In Gale, sheriff's officers stopped and searched cars at a roadblock explicitly for the purpose of "`curb[ing] the juvenile problem and also check for, well, anything that we might find, anything that looked suspicious.'"Summary of this case from Ingersoll v. Palmer
Docket No. Crim. 5769.
February 24, 1956.
APPEAL from an order of the Superior Court of San Diego County granting motion to set aside an information. John A. Hewicker, Judge. Affirmed.
Edmund G. Brown, Attorney General, and William E. James, Deputy Attorney General, for Appellant.
Giles B. Jackson and H. Clay Jacke for Respondent.
A.L. Wirin and Fred Okrand as Amici Curiae on behalf of Respondent.
By information defendant was charged with one count of possessing a narcotic in violation of Health and Safety Code, section 11500, a felony. His motion to set the information aside (see Pen. Code, § 995) was granted on the ground that all of the evidence against him was obtained by an illegal search and seizure in violation of his constitutional rights. The People appeal.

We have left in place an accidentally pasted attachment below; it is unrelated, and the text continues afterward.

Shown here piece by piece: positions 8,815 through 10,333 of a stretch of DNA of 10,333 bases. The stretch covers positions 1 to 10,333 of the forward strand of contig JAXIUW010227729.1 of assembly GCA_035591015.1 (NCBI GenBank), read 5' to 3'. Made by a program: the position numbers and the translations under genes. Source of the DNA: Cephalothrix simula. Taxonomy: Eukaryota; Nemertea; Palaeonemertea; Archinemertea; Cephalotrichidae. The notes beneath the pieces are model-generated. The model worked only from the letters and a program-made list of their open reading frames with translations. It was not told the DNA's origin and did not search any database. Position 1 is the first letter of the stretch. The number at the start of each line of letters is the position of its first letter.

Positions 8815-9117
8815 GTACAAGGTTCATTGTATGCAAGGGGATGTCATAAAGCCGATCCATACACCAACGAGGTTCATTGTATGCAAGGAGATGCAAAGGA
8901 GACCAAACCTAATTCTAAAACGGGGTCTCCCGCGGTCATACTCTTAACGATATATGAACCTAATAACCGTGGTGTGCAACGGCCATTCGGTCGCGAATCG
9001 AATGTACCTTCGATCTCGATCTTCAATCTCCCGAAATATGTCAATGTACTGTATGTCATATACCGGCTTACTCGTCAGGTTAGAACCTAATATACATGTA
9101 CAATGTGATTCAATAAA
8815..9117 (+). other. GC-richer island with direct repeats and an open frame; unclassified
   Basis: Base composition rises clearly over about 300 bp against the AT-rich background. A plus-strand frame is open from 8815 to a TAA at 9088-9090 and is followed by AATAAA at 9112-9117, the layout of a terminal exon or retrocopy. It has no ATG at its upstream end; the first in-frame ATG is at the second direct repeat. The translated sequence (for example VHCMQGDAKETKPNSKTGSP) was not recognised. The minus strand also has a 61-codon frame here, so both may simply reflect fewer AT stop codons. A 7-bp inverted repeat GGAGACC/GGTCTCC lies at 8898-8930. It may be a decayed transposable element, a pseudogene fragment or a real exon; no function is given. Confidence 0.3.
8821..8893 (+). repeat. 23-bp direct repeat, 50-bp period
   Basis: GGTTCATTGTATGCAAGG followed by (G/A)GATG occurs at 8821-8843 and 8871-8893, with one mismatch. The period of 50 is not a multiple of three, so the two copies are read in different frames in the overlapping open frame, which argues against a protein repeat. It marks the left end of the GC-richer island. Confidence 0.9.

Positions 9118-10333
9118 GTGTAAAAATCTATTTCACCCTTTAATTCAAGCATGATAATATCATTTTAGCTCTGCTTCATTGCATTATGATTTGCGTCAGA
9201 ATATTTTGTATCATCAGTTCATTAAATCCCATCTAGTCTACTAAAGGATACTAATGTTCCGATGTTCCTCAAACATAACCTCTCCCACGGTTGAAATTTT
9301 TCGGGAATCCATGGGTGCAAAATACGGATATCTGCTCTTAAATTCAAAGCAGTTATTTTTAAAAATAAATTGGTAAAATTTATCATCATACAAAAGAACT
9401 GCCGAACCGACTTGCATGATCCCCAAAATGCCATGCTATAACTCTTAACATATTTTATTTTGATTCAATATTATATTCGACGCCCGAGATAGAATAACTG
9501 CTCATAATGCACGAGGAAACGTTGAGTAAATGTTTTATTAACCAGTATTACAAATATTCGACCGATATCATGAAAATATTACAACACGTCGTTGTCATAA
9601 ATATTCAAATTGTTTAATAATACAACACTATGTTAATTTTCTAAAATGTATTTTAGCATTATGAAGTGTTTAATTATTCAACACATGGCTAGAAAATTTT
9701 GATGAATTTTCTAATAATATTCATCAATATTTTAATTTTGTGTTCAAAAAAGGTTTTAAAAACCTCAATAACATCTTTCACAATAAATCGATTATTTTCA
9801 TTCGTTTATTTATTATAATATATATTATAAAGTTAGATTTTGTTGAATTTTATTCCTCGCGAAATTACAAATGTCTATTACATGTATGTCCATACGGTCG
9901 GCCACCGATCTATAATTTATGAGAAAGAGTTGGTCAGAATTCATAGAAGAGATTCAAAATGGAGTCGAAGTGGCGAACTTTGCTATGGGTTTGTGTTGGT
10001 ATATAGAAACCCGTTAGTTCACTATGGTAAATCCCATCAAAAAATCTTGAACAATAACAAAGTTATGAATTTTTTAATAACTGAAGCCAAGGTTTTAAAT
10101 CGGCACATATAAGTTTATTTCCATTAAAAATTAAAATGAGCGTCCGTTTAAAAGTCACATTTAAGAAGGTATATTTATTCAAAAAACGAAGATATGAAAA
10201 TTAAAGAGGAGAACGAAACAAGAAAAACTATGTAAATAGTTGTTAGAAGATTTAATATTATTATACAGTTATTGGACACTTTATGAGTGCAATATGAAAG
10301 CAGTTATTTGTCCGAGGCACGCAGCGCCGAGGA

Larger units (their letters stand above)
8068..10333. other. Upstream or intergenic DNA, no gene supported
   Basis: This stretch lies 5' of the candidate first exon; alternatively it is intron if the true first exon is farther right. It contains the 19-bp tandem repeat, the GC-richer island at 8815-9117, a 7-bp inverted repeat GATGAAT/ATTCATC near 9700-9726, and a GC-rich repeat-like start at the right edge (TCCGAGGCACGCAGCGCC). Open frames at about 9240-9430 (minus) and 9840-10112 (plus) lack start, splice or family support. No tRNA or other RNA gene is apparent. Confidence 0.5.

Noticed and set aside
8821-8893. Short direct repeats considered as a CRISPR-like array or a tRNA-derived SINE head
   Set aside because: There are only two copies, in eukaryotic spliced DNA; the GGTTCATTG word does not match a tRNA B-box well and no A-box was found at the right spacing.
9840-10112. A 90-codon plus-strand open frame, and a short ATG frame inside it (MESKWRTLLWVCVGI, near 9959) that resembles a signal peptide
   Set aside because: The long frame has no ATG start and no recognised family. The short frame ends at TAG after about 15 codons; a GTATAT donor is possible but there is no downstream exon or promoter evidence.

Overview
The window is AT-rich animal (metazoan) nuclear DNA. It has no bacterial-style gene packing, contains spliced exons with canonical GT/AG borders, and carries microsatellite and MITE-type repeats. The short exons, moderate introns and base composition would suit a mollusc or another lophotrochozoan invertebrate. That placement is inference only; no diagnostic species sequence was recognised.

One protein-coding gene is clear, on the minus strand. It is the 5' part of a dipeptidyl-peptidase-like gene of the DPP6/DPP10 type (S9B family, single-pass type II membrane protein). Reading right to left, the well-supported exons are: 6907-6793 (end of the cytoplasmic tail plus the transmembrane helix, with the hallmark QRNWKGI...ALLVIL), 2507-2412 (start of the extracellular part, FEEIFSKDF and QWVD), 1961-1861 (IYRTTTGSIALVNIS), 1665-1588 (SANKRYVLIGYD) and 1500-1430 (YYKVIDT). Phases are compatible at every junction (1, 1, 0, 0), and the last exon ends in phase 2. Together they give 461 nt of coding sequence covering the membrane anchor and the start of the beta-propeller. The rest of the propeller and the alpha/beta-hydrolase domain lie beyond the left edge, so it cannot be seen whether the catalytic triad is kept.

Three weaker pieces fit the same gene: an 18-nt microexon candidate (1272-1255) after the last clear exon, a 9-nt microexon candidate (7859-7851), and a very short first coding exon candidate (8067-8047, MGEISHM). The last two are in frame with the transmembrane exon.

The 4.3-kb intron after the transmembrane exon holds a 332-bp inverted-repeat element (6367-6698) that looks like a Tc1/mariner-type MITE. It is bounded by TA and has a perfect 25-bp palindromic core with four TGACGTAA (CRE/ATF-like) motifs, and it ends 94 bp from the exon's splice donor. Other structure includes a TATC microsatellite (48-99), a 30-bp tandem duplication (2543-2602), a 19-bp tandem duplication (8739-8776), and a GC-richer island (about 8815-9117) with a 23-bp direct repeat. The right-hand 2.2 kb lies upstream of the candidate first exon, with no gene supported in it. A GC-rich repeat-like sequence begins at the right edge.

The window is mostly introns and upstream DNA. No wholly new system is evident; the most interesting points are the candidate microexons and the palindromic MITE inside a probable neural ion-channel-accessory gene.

Defendant was arrested after he had stopped at approximately 12:15 a.m. on April 9, 1955, at the San Diego County sheriff's check station at the Mexican border. He was driving toward Mexico with a friend in a car registered in his mother's name. He told the officers that the car belonged to him. One of the officers noticed that the front of the car appeared to have been in a recent accident and asked defendant to drive to the side of the road and stop in front of the sheriff's substation office. Defendant got out and told one of the officers that the car had been damaged in an accident about a month before in Los Angeles. This officer asked defendant and his friend to come into the office and told another officer to give the car a complete "shake-down." With the aid of his flashlight, the inspecting officer found under the right hand side of the front seat a spoon, a capsule of white substance, a needle, a medicine dropper, and a small scabbard. The white substance was later identified as a narcotic. The first officer examined defendant's arm and found old puncture marks, and defendant told him he had not used any heroin for a long time. A recent puncture mark was found on the friend's arm, and he told the officer that he had had a shot of heroin earlier in the day in Los Angeles. Both defendant and his friend told the officer that they did not know how the articles found under the front seat got into the car and that neither of them had ever seen them before. Defendant was searched and three papers taken from his wallet were introduced in evidence. On each of them there appeared to be a drawing of a map. The officer asked defendant what it was and he said he did not know. The officer then suggested to him that it was a map of the Tijuana area made for a narcotic contact, but defendant denied it. At the preliminary hearing the court sustained objections to defendant's questions designed to elicit from the officers their purpose in stopping and checking automobiles. There was testimony, however, that the officers were making a routine search of vehicles. "That is one of the purposes of the road block, sir, is to curb the juvenile problem and also check for, well, anything that we might find, anything that looked suspicious."